Automatic milking systems (AMS) – What they CAN and CANNOT do!

The automatic milking system (AMS) represents a revolutionary innovation in dairy farming that replaces the physical labor needed to harvest milk and influences the entire farm system.

It refers to a system that automates all of the milking process and cow management functions currently undertaken by a mix of manual and machine systems in conventional milking.

Automatic milking systems, which are often referred to as robotic or voluntary milking systems, typically consist of a milking stall or crate with a robotic arm that attaches the teat cups to each cow without human intervention, an electronic identification system and a milking machine, and sensors to assess animal health and milk quality.

AMS makes milking times and milking frequencies more flexible than conventional milking systems, eliminating the need to milk cows at regular set times. It allows the operator to shift their attention to other areas of on-farm management such as feeding animals, insemination, animal health treatments, and calf rearing.

How does AMS work?

Each cow is equipped with a unique electronic identification, enabling the cow to be electronically recognized at gates and in the milking unit. As a cow enters the system, a robotic arm cleans the teats, attaches the milking cups, and sprays each cow’s teats. Each quarter is milked separately, and cups are removed from each teat based on the milk flow, thus minimizing overmilking. Most automatic milking systems can feed grain-based concentrate at each milking.

Single box systems: The most common type of automatic milking system is the ‘single box,’ in which one cow is milked at a time by a dedicated robotic arm in a milking stall, performing all milk harvesting tasks. Every single box can perform around 150 daily milking events, allowing some idle time for cleaning, servicing, and maintaining. Hence, it is best suited for milking about 60 to 70 cows per day.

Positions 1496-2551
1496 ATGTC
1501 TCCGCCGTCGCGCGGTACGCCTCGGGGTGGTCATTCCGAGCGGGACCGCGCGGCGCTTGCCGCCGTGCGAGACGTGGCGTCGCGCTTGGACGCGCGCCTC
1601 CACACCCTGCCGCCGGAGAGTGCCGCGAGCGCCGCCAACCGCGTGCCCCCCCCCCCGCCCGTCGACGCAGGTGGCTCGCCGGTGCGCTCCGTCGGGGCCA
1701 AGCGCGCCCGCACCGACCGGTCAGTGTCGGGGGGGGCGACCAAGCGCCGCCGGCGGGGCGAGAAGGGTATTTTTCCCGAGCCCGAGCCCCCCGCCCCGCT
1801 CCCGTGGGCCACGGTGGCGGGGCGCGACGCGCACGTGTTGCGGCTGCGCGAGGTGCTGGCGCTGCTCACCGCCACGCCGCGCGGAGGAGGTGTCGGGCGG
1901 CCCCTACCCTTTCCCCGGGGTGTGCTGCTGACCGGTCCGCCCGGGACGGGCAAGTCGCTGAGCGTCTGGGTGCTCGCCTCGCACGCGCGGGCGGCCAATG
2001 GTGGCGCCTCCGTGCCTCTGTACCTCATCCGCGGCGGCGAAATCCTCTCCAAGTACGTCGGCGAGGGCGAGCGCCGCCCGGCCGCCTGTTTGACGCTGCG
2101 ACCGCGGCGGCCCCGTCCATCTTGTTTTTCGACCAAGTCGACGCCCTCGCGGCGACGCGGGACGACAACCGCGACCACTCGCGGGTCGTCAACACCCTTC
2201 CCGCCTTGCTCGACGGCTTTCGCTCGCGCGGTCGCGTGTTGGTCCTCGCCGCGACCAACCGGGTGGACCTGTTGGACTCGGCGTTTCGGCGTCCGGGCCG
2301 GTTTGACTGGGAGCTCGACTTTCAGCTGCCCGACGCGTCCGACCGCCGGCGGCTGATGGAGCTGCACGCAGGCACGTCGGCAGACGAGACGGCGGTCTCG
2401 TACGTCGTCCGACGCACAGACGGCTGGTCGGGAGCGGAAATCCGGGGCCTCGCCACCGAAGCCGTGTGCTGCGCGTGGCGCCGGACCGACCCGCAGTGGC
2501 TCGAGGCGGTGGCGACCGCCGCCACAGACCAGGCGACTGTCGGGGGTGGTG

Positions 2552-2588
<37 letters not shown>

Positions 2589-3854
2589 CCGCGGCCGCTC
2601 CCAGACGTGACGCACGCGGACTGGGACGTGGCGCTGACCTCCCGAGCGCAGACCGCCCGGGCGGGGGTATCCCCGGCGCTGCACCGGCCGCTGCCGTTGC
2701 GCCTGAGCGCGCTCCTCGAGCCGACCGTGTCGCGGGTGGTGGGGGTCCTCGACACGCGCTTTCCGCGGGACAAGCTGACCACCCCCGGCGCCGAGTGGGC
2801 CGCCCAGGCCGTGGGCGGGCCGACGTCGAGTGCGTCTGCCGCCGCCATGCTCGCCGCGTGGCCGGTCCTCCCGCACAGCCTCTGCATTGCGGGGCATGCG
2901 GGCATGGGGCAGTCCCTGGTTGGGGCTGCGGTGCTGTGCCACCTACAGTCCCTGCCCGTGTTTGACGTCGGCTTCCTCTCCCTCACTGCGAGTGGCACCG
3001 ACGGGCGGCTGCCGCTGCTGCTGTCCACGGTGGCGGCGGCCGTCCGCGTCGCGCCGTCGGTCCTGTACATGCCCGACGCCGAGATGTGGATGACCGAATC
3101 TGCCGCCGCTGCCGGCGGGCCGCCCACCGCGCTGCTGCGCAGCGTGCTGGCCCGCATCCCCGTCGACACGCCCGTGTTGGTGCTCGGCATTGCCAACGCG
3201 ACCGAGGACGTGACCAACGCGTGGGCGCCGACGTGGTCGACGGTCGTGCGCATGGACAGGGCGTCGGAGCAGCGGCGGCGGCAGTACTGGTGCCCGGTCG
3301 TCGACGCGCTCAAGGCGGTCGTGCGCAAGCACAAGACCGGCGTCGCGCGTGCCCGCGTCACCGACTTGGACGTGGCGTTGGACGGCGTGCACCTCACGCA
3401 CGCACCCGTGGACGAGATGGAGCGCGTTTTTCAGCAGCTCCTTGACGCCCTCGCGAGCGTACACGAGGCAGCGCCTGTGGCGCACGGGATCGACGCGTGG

Multi-box systems: The ‘multi-box’ systems are an alternative to a single box, in which one robotic arm operates across more than one milking stall. Generally speaking, these multi-box systems can milk more cows per robotic arm, but fewer cows per milking stall. The robotic arm is usually idle for less time because it can move on to attend another cow in another stall once it has attached milking cups to a cow in one particular stall. In general, this has an advantage from the point of view of capital costs. Flexibility in these systems means they can start with one robotic system per milking stand and expand up to five milking stands per robotic arm, in some cases, according to farm system requirements.

What CAN an AMS do?

  • An automated milking system can identify and admit cow to milking stall.
  • It can determine the expected yield or milking frequency to decide when the cow is due to be milked.
  • It can decide whether the cow is due to be milked, based on operator settings.
  • It can dispense feed, as per operator settings.
  • It can determine the level of concentrate feeding for the cows.
  • It can clean teats and attach teat cups.
  • It removes teat cups when the flow rate falls to a pre-determined level.
  • Post milking, it sprays teat disinfection and allows the cow to leave the stall.
  • It records the milk yield and can access and report on milk quality using in-line sensors.
  • It can draft cows as per operator settings or using sensor data.
  • It can raise alarm lists, as per operator settings.
  • When combined with a cow traffic management system, it can also manage paddock grazing.

What CAN an AMS NOT do?

  • First of all, an automated milking system cannot become frustrated and angry and fail to turn up to work!
  • It cannot bring cows to the milking stall.
  • It cannot distinguish teats from dirty hair on the udder.
  • It cannot treat sick cows or milk cows with unsuitable udder conformation.
  • It cannot call the veterinarian and inseminate cows.
  • It cannot clean down the milking area.
  • It cannot refill chemical containers.
  • It cannot order new supplies of feed and chemicals.
  • It cannot replace worn or damaged rubber components.
  • It cannot service itself.

What are the benefits of AMS?

  • Lifestyle: Farmers would no longer be tied to a traditional dairy farming lifestyle, enabling them to have an ‘easier’ working day.
  • Flexibility: Farmers can enjoy more time to have a social life as the clock does not bound them. They are not needed to get back to milk. They can adapt more socially acceptable hours of work.
  • Labor (cost and availability): Though the initial outlay on AMS is expensive, it can solve the other challenges of attracting experienced and reliable labor. It can reduce reliance on foreign-born employees. The system also attracts a different pool of labor, especially the young.
  • Increased productivity: AMS has the potential to increase milk yields through more frequent milking. This produces greater returns from high yielding cows in particular.
  • Cow welfare: AMS creates a stress-free environment for the cows. Cows can be milked whenever they desire. AMS also changes the ways of identifying cow health and welfare issues. It reduces human error and procedural drifts.

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